What is tongue bite? What causes tongue bite? What can be done to prevent or relieve tongue bite?
Tongue bite is a condition caused by pipe smoking that results in a sore, tender, irritated tongue. The effects of tongue bite range from a minor irritation to a major discomfort. Sometimes the symptoms last just a few hours; other times they can last for days.
Tongue bite generally results from either a chemical burn or heat scald (or both). The vast majority of tongue bite is a chemical burn produced by caustic elements in the smoke. In other words, pipe smoke that contains higher levels of alkalinity will produce painful irritations of the tongue and oral membranes. In general, Burley, Maryland, and other air-cured tobaccos tend to produce a more alkaline smoke, which can lead to chemical bite. Virginias, Perique, and fire-cured tobaccos provide a more acidic smoke, which is milder on the tongue.
Beyond the natural pH qualities of the leaf itself, sugar content and smoking technique are major factors in tongue bite. For example, when tobacco burns in your pipe, the higher the combustion temperature, the more alkaline the smoke will be. Also, sugar in tobacco produces acidity and a milder smoke.
The irony, of course, is that tobaccos rich in sugar tend to burn easily, fast, and hot, while those low in sugar tend to burn slower and cooler. If you smoke a sugar-rich Virginia hot, instead of pleasant acidic smoke, you will experience caustic alkaline smoke that bites with a vengeance. And if you smoke Burley, which is naturally higher alkaline, in a gentle, cool manner, you will be rewarded with an acidic smoke that will comfort your tongue.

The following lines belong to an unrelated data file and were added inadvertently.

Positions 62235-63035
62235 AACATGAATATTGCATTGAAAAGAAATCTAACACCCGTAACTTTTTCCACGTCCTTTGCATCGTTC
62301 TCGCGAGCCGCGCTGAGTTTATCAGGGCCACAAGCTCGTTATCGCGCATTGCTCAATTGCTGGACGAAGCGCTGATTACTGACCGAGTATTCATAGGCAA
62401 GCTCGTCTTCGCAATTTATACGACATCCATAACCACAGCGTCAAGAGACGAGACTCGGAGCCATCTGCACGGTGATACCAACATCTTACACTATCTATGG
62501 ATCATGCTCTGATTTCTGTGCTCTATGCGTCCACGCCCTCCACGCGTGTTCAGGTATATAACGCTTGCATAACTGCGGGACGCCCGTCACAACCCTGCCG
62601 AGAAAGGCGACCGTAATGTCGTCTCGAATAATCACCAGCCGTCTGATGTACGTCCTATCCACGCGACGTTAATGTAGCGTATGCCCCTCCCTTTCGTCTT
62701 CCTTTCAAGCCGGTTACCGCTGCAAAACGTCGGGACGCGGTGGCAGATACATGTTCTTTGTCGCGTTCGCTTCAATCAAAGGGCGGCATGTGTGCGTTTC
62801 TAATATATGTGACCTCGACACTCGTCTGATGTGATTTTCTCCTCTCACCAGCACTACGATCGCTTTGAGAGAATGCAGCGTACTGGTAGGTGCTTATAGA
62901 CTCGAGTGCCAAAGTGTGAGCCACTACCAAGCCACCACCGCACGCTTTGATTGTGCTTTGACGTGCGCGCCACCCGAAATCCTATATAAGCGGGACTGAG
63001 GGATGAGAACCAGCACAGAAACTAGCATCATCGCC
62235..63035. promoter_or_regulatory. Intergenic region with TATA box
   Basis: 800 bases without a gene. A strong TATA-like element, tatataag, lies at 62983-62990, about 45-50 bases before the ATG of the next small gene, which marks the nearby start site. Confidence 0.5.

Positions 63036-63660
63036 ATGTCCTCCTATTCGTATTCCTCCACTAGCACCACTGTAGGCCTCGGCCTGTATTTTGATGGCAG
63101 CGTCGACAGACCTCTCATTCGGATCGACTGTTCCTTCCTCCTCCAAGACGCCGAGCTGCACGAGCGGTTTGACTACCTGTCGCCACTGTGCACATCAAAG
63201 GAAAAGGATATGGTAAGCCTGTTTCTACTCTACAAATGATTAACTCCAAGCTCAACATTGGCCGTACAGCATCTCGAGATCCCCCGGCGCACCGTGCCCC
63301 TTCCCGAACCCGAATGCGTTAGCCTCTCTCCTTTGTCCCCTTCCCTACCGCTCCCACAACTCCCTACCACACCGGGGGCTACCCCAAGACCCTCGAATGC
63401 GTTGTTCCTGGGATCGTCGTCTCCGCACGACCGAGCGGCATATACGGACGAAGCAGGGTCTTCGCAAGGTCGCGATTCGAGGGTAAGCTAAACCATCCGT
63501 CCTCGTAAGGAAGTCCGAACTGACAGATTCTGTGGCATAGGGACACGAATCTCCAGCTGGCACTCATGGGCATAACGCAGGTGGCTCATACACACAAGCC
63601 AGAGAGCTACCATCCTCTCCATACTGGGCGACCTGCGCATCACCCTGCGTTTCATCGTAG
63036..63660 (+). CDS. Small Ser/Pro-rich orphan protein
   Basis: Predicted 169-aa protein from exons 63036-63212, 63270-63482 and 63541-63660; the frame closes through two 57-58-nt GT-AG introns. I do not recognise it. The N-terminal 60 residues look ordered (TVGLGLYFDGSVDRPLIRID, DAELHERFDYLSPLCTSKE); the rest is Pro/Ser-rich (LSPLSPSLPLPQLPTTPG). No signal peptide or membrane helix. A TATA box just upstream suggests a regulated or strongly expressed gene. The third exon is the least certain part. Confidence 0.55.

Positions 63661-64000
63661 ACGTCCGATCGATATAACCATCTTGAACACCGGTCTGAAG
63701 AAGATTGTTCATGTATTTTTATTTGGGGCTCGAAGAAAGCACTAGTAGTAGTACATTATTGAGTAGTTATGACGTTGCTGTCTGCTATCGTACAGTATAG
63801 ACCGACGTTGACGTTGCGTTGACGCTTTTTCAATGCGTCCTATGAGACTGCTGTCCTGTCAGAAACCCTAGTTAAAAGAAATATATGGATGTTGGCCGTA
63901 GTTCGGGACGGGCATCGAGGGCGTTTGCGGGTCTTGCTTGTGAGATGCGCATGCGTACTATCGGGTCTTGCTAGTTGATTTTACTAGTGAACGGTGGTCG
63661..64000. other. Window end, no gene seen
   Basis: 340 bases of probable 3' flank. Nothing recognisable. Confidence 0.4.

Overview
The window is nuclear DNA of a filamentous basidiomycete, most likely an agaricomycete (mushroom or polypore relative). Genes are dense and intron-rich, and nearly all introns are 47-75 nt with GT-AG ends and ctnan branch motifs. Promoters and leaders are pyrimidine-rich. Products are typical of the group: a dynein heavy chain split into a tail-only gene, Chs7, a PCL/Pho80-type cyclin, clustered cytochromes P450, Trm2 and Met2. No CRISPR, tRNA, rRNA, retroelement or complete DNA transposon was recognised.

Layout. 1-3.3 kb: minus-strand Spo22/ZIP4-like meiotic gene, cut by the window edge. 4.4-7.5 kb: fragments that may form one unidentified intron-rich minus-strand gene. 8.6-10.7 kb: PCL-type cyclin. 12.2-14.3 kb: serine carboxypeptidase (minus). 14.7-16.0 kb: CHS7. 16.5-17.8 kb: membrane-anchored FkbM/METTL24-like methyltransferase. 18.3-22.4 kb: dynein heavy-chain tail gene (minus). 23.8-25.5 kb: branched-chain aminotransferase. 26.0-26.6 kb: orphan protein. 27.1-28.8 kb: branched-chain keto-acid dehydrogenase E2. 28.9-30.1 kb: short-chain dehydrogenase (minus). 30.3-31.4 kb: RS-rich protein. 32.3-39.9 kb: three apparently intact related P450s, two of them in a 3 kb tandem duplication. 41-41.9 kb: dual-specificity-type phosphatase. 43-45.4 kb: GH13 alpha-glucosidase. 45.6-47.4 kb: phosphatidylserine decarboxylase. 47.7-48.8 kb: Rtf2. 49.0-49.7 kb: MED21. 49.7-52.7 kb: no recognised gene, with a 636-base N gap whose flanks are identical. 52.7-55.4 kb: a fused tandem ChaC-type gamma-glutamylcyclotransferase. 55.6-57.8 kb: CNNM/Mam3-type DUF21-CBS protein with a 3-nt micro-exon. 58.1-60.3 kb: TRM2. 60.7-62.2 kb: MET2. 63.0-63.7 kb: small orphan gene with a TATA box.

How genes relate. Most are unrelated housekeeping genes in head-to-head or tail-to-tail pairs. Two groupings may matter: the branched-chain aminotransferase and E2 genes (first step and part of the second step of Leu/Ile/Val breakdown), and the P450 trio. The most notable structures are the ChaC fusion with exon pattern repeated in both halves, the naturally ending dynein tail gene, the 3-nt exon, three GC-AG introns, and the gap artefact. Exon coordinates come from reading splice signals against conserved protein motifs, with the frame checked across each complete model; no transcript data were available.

In additional to chemical burns, heat can also be irritating to sensitive oral membranes. If the temperatures of combustion while smoking a pipe get too high, it is feasible that discomfort or pain could result. This is probably most common during the lighting or relighting and/or trying to burn the tobacco all the way to the very bottom of the bowl. In these instances, the smoker may be more prone to draw forcefully on the pipe, which results in the heat from the match or lighter being pulled directly into the mouth. This could result in a heat scald that would definitely "bite" the tongue.
Regardless of the various causes, tongue bite is painful, and all pipe smokers want to avoid it. Here are some practical suggestions to help prevent and treat tongue bite:
- Acquire proper smoking technique. Learn to take slow, gentle sips instead of long, heavy draws. Don't puff too rapidly, which increases combustion temperature leading to chemical burn.
- Avoid tobaccos with high alkalinity. Smoke tobaccos rich in sugar. Also, if a particular tobacco irritates your tongue more than others, don't smoke it! With the rich variety of tobaccos available, there's no reason to smoke something that doesn't sit well with you.
- Pay attention to the moisture content of your tobacco. If too dry, it is very easy to drive the combustion temperature too high. If the tobacco is too moist, you will automatically compensate for the difficulty in making moist tobacco burn by puffing more strongly, and this too can easily drive the temperature of combustion too high, and result in very alkaline smoke.
- Don't worry about your pipe going out. If your pipe starts to go out, let it go, and relight.
- Don't insist on smoking your pipe all the way to the bottom of the bowl. Relighting at the bottom can cause a scald by drawing the heat from the flame directly into the mouth.
- Enjoy a cool or room temperature beverage with your pipe.
- Avoid eating or drinking items that tend to exacerbate tongue bite. Things such as salty foods and carbonated beverages seem to be a problem for many.
- After smoking, drink a glass of milk. Some suggest this helps to soothe an irritated tongue.
- Use a product such as Biotene mouthwash or Aloe Vera juice to regularly rinse your mouth. Many report that these products are highly effective in preventing and treating tongue bite.